By Morgan Smith
A few developments have put Rio Tinto (RIO) in the spotlight lately, and these include new marketing strategies and the company's part in the making of Olympic medals. Recently, the mining company launched a new initiative called "Diamonds with a Story" - which is, quite obviously, aimed at the successful marketing of Rio Tinto's diamond reserves.
The main purpose of the advertising campaign is stated to be to inform "diamond buyers, manufactures and consumers about the unique provenance and personality of Rio Tinto's diamonds". If it is successful to even a small degree, it will make an impact on the company's revenue and thereby affect the stock.
Rio Tinto may have the right idea. Studies show that people actually care about the 'story' behind their diamonds. About 75% of people who are likely to purchase a diamond care about where it comes from and what makes it special.
The psychological makeup of your target market is a very important aspect to consider when developing a new marketing strategy as it is essential in determining how to make something appeal to the right group of people. And, because Rio has done it first, other diamond providers will find it difficult to follow suit without looking like copy-cats. As far as I am concerned, this may well be what makes Rio's diamond division take off. The new strategy is an important point of differentiation for the company's diamond business, which has a presence in five continents.
In a more negative light, a large number of people have written to protest the role of Rio Tinto in the upcoming Olympic Games. Rio Tinto supplied the metal that has been used to create the gold, silver and bronze medals that shall be awarded as prizes at the Olympic Games.
However, people feel that the company has no right to participate in the Games in such an important way as it "does not share the Olympics' values and has no place on the podium". The reason for this rather strong level of opposition to Rio Tinto is due to the lockout of 780 workers in Alma, Quebec. None of this looks very good for the mining stock.
The impression that this gives the general public about where the company's interests lie could negatively affect share prices. The story of the lockout, which could well have gone more or less unremarked, is now in the spotlight because of the fact that Rio Tinto is playing an important part in the Olympic Games.
The request that Rio Tinto's presence be removed from the Olympic Games comes from the Canadian Labor Congress, which says that Canadian athletes will be forced to wear medals that are 'tainted' by the actions of the company that provided the metal for them. This is a strong protest and we will have to wait and see if Olympic managers will do anything about it or if the situation will be left as it is.
Most recent reports show that the Olympic bosses are not inclined to get involved with the dispute. It is after all a local issue that should not have any bearing on an event at the international scale of the Olympics. However, the company now has to deal with scrutiny from a variety of different nations in the next few months.
A company that has adopted a different strategy to many others in the current economical climate is Barrick Gold (ABX). The mining company has chosen to focus on its existing pipeline rather than on making new acquisitions. This seems like a sensible method to me, especially as its focus is on the Cortez gold mine in Nevada. Recently, the company announced its intention to expand its ownership of land surrounding the mine by purchasing around 7,000 acres from Victoria Gold. The purchase will cost Barrick something in the region of $24 million and could make a notable difference to its revenue stream.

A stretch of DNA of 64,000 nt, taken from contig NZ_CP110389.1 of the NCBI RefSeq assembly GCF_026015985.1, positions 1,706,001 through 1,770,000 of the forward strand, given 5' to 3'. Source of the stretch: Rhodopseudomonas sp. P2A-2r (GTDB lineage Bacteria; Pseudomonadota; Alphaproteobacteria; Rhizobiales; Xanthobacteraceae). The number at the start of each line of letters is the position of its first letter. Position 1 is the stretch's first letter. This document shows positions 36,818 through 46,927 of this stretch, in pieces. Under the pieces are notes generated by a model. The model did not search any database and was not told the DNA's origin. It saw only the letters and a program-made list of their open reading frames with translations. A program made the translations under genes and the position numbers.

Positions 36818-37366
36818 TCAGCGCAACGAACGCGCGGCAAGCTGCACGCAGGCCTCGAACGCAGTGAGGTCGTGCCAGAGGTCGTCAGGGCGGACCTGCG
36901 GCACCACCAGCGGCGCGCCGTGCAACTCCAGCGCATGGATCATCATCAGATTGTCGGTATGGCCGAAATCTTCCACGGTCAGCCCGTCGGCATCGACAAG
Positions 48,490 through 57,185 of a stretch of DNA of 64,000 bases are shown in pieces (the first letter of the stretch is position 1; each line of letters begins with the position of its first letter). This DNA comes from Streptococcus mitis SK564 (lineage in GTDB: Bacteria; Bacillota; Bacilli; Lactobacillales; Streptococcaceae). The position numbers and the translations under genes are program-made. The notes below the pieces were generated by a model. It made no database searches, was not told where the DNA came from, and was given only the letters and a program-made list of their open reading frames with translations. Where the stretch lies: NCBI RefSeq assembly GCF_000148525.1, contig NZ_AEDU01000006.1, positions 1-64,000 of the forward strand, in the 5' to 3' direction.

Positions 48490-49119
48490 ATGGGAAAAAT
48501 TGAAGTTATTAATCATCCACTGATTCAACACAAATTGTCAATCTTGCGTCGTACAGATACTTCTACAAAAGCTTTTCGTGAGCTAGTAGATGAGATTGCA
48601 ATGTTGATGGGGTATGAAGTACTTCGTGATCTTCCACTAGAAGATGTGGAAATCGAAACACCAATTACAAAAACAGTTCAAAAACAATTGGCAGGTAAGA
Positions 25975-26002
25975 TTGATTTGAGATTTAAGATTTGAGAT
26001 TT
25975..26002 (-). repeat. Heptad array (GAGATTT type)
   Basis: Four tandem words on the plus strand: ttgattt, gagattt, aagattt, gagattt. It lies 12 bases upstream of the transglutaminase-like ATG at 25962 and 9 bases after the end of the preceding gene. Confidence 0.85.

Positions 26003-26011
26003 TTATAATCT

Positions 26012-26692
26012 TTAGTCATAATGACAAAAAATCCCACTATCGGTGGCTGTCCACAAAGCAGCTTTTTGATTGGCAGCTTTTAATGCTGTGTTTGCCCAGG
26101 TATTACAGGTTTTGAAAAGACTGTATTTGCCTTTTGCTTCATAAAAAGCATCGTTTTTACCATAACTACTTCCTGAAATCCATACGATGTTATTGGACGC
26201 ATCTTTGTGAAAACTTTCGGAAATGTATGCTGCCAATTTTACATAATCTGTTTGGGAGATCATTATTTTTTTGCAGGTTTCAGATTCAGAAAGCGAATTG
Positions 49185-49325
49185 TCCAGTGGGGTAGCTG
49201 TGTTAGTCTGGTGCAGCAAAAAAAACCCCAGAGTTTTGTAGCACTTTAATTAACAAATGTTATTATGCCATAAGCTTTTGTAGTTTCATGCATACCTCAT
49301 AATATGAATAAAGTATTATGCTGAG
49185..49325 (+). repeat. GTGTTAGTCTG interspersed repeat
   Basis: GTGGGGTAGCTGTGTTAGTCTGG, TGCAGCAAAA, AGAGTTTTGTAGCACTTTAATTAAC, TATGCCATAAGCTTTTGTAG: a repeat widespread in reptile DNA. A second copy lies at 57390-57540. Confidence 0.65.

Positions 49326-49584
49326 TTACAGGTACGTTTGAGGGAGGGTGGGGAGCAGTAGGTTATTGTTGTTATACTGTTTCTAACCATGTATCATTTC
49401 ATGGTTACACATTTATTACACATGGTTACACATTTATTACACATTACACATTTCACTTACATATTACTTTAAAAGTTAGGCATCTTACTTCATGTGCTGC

Silver Wheaton (SLW), a leading metals streaming company and therefore a significant competitor to Rio Tinto, is "well-positioned to add to its portfolio", which is why a number of analysts remain bullish about the stock. The potential for future growth is great and it seems likely that, despite the recent decline in shares, Silver Wheaton remains one of the best options available in terms of mining companies at the moment. It is a good option for investors looking to get into the silver market without running any development or operating risks.
Agnico-Eagle Mines (AEM) has substantially reduced its interest in Rubicon Minerals (RBY), as it recently disposed of a significant portion of its shareholdings in Ontario's Red Lake gold camp. This is almost like a complete reversal in strategy and what makes the situation so mysterious is that Agnico has yet to inform on why it made this rather sudden decision. The information that the shares were sold comes from Rubicon, but no information is forthcoming from Agnico itself. This is a situation that needs close monitoring in order to determine its effects on stock holders.
BHP Billiton (BHP) will go ahead with its Olympic Dam project. I believe this to be true, despite speculation. Let's have a look at the facts: the company reported that projects would not be approved because of a decline in iron demand in China. Olympic Dam, however, produces copper primarily. Despite the fact the company has backed away from $80 billion in spending, it will not stop spending altogether as its strategy is to always invest through good times and bad. It also plans to focus on "huge, long-life, low-cost projects", a category that Olympic Dam falls into perfectly.
Rio Tinto's status is up in the air right now. The Olympic controversy is best if it can be kept quiet, whereas the company would like a loud presence behind its new diamond campaign. Whichever story comes out the loudest may decide the short-term impact on Rio Tinto's stock, so it may be a good idea to pay attention to the news.